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GCN Circular 781

"Snapshot" afterglow IDs and GRB 000830
2000-08-31T21:56:56Z (24 years ago)
James Rhoads at STScI <>
I recently proposed that GRB afterglows can be found in single epoch
observations using optical color-color diagrams (Rhoads 2000,
astro-ph/0008461).  This is possible because afterglows generally have
power law spectra, which can be distinguished from curved stellar
spectra in color-color plots.

GRB 000830 may be a good test case to try this method,
given its medium-sized error box and the nearly moonless sky.

The required observations would include I band, either U or B band,
and either V or R band.  The approximate colors expected for an
afterglow are U-B=-0.75, B-V=+0.35, V-R=+0.4, R-I=+0.5 (for standard
Johnson-Cousins magnitudes and an f_nu ~ nu^-1 power law spectrum).
The relative depth required in different filters can be estimated from
these colors.  Absolute photometric calibration is not strictly needed
so long as enough area is covered to get a clearly defined stellar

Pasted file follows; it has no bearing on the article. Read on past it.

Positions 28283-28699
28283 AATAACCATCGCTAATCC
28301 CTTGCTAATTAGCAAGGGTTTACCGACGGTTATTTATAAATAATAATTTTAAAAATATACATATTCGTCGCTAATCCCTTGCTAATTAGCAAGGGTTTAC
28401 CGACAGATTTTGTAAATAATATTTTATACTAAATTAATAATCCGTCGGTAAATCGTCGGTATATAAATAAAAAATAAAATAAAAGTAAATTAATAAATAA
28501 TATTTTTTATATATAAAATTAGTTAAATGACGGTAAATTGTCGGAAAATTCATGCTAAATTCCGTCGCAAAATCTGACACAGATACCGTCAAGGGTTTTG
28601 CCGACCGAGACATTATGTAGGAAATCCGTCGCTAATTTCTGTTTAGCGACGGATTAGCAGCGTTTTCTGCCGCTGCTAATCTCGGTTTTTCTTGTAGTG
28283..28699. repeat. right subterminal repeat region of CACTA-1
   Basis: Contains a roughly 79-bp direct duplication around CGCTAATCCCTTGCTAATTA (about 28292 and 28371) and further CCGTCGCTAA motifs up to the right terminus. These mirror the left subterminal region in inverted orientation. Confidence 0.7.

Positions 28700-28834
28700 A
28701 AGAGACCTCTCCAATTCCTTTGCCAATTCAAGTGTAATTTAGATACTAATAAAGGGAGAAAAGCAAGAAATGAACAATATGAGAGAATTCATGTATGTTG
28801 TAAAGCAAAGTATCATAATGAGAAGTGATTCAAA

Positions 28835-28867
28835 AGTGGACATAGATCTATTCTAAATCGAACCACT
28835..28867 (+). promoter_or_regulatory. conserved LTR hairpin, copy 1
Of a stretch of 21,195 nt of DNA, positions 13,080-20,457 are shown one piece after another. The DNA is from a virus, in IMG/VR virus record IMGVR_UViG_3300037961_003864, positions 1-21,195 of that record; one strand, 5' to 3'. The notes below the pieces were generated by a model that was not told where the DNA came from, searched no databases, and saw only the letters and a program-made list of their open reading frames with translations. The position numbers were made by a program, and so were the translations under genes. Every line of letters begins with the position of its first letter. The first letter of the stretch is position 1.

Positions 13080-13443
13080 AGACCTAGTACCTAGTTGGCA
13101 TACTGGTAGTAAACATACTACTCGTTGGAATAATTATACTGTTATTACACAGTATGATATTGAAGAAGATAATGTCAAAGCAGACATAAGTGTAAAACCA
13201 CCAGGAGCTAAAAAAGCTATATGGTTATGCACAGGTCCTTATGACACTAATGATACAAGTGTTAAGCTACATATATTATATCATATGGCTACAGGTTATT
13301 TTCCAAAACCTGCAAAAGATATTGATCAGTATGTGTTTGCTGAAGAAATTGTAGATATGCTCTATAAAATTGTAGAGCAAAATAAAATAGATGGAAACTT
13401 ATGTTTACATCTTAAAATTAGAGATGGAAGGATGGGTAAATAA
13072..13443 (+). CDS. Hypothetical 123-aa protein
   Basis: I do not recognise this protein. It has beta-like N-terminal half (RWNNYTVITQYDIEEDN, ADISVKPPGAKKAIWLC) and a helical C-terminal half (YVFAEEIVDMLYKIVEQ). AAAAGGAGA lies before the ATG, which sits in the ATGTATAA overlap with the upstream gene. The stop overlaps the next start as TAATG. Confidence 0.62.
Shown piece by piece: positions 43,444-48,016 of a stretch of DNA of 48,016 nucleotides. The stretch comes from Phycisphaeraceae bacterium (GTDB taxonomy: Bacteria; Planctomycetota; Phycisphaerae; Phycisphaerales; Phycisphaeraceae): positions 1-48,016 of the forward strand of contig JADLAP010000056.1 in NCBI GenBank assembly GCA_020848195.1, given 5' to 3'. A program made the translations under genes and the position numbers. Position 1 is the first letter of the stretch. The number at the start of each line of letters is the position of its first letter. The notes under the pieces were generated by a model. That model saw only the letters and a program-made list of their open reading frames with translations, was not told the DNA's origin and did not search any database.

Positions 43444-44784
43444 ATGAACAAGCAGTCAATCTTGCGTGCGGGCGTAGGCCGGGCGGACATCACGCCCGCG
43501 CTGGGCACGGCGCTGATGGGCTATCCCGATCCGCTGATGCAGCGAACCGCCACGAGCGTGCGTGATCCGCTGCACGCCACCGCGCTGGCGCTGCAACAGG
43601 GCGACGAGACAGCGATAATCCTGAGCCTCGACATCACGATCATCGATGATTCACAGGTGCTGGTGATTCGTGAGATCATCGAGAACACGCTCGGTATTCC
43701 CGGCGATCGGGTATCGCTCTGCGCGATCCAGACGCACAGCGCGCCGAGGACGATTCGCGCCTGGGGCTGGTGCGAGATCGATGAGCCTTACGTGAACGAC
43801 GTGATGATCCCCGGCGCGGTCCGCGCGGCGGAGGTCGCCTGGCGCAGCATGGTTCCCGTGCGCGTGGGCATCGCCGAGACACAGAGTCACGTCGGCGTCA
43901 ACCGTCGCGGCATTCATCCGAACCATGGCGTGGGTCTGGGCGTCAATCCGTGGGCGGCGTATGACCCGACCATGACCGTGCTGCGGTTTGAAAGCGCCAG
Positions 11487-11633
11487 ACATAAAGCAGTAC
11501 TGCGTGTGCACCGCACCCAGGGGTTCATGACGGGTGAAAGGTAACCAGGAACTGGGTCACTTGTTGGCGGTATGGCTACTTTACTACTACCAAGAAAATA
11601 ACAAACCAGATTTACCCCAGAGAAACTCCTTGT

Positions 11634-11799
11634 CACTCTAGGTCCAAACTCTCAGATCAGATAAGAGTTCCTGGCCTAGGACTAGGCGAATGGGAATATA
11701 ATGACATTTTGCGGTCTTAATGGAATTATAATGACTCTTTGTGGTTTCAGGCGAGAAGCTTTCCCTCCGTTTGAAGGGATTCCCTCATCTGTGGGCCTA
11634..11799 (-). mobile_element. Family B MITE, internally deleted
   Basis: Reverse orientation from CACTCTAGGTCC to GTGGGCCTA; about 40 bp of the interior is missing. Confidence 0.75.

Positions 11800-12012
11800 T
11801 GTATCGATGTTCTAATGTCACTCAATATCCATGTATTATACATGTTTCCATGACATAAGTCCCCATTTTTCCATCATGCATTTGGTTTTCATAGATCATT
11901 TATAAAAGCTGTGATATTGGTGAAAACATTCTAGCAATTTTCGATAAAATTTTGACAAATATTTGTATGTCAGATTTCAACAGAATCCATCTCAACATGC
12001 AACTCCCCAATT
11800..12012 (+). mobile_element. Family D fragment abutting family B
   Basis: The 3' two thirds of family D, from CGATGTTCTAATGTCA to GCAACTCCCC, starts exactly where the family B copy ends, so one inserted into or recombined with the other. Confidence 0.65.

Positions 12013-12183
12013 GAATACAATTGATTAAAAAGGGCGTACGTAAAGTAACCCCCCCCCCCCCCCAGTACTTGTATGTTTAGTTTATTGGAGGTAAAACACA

locus in the color-color plane.

The required photometric accuracy depends on the spectral coverage.
With U, V and I filters, the afterglows are expected to lie about 0.7
magnitudes from the stellar locus.  Using instead B, V, R, I filters
gives a smaller offset of about 0.2 magnitudes.  The large color-plane
offset with the U filter approximately balances the extra difficulties
of obtaining U band data.

The middle filter (i.e., V or R) should be observed last, so that
fading behavior will serve to increase the apparent offset of the
afterglow from the stellar locus rather than reducing it.

Given the 38 square arcminute error box of GRB 000830, one might expect
about one quasar of magnitude R ~ 22 in the error box; any brighter point
source with the expected colors of an afterglow is unlikely to be a quasar,
while at fainter magnitudes multiple candidates (most of them quasars) would
be expected.

More details of the method are available
from .

						James Rhoads.
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